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Archive for the ‘Local food’ Category

downtown-1This weekend was a great weekend. On Friday night, we (and the gallery) surivived our visit to the munchkin’s first art gallery. In the car on the way home she kept asking, “Why couldn’t I run in there?” Really?

Then, we drove through a freak monsoon and had dinner at Jeni’s. (You can have ice cream for dinner, right?)

We also had out-of-town family in for the weekend, and we took them to some of our new favorite places in Columbus. Every place we went this weekend was kid-friendly – as we had a two-year-old and a six-month-old with us.

We went to:

Jeni’s – Everyone loved Jeni’s ice cream, of course. And, yes we went there twice in one weekend. My new favorite flavor is Queen City Cayenne (new to me, not Jeni’s). The munchkin usually eats at least half of my ice cream, but I had to explain that this was chocolate with hot sauce, and she couldn’t try it. Her comment was, “I’ll eat hot sauce when I’m a big girl.” Yup, in our house, only the big girls eat the hot sauce. (This is a conversation we have a lot, as I put hot sauce on a lot things.)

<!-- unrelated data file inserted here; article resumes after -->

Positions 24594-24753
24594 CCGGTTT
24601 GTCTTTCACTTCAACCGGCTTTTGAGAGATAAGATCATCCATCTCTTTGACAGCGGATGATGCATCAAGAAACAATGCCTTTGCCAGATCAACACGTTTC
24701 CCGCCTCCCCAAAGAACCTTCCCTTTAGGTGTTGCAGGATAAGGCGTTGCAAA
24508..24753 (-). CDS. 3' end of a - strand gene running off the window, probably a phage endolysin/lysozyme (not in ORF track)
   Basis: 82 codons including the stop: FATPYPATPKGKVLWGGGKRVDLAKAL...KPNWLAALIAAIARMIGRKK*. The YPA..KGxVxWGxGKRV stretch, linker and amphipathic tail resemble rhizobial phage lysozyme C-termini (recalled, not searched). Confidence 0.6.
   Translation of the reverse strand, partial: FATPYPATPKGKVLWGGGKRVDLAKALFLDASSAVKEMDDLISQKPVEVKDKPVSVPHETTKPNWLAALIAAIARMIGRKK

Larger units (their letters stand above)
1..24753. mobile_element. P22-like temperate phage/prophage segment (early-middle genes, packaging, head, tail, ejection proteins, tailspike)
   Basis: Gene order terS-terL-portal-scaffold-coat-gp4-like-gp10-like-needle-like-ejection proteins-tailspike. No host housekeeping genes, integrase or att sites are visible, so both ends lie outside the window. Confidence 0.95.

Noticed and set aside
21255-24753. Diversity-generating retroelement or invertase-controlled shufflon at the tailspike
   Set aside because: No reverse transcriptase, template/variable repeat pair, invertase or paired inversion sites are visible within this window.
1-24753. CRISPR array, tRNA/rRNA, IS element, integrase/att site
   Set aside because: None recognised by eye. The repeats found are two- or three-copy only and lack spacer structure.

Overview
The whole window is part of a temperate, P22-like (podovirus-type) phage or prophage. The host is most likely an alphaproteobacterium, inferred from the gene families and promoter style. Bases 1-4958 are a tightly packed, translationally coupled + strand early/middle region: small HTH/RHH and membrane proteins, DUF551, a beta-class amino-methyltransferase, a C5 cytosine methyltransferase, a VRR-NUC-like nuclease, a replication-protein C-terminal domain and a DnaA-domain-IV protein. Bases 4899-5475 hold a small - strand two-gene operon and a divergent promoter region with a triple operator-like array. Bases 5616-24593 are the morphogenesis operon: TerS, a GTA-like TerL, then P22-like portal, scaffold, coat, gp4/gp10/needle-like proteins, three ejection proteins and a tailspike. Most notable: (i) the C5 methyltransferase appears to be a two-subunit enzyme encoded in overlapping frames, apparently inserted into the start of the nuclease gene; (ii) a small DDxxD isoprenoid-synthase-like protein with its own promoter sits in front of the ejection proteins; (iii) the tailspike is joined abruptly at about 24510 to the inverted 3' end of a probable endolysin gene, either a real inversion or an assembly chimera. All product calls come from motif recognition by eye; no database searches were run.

Ying’s Teahouse and Yum-Yum in Clintoville – This is my new favorite Chinese restaurant in Columbus. Everything that we have eaten here has been amazing. Our favorites are the crab ragoon and veggie/tofu dumplings. The staff were also very nice and accomidating with the kids.

North Market’s Artisan Sunday – This was our first Artisan Sunday, and we will be back. They are the first Sunday of every month. We got cute hair scarves from Emily Kitturah-Westenhouser and an adorable apron and cupcake hat from Circa Circus. Every mom needs one of Emily’s cute hair scarves. Perfect for bad hair days.